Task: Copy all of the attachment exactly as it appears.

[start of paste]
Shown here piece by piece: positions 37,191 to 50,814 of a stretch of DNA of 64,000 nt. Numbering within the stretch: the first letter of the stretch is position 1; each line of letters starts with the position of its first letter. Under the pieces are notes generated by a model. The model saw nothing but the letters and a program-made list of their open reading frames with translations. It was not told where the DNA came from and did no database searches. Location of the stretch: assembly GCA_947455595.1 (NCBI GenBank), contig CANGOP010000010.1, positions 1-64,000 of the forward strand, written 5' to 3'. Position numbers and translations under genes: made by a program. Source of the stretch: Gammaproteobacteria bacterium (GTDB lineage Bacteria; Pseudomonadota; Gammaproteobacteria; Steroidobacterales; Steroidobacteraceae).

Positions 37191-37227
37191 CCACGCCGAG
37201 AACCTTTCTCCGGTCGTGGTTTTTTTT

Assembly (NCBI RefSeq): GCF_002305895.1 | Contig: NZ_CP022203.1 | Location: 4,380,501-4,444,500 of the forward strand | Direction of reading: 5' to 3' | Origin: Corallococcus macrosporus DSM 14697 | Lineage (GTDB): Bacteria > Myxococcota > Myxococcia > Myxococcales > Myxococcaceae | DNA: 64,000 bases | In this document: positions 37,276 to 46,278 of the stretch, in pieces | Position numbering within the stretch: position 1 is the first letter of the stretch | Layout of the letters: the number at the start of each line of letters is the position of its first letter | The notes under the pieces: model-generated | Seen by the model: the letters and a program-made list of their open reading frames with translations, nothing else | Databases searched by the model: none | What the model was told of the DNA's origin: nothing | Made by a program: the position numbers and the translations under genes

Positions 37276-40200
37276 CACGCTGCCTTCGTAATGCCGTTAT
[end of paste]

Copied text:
Shown here piece by piece: positions 37,191 to 50,814 of a stretch of DNA of 64,000 nt. Numbering within the stretch: the first letter of the stretch is position 1; each line of letters starts with the position of its first letter. Under the pieces are notes generated by a model. The model saw nothing but the letters and a program-made list of their open reading frames with translations. It was not told where the DNA came from and did no database searches. Location of the stretch: assembly GCA_947455595.1 (NCBI GenBank), contig CANGOP010000010.1, positions 1-64,000 of the forward strand, written 5' to 3'. Position numbers and translations under genes: made by a program. Source of the stretch: Gammaproteobacteria bacterium (GTDB lineage Bacteria; Pseudomonadota; Gammaproteobacteria; Steroidobacterales; Steroidobacteraceae).

Positions 37191-37227
37191 CCACGCCGAG
37201 AACCTTTCTCCGGTCGTGGTTTTTTTT

Assembly (NCBI RefSeq): GCF_002305895.1 | Contig: NZ_CP022203.1 | Location: 4,380,501-4,444,500 of the forward strand | Direction of reading: 5' to 3' | Origin: Corallococcus macrosporus DSM 14697 | Lineage (GTDB): Bacteria > Myxococcota > Myxococcia > Myxococcales > Myxococcaceae | DNA: 64,000 bases | In this document: positions 37,276 to 46,278 of the stretch, in pieces | Position numbering within the stretch: position 1 is the first letter of the stretch | Layout of the letters: the number at the start of each line of letters is the position of its first letter | The notes under the pieces: model-generated | Seen by the model: the letters and a program-made list of their open reading frames with translations, nothing else | Databases searched by the model: none | What the model was told of the DNA's origin: nothing | Made by a program: the position numbers and the translations under genes

Positions 37276-40200
37276 CACGCTGCCTTCGTAATGCCGTTAT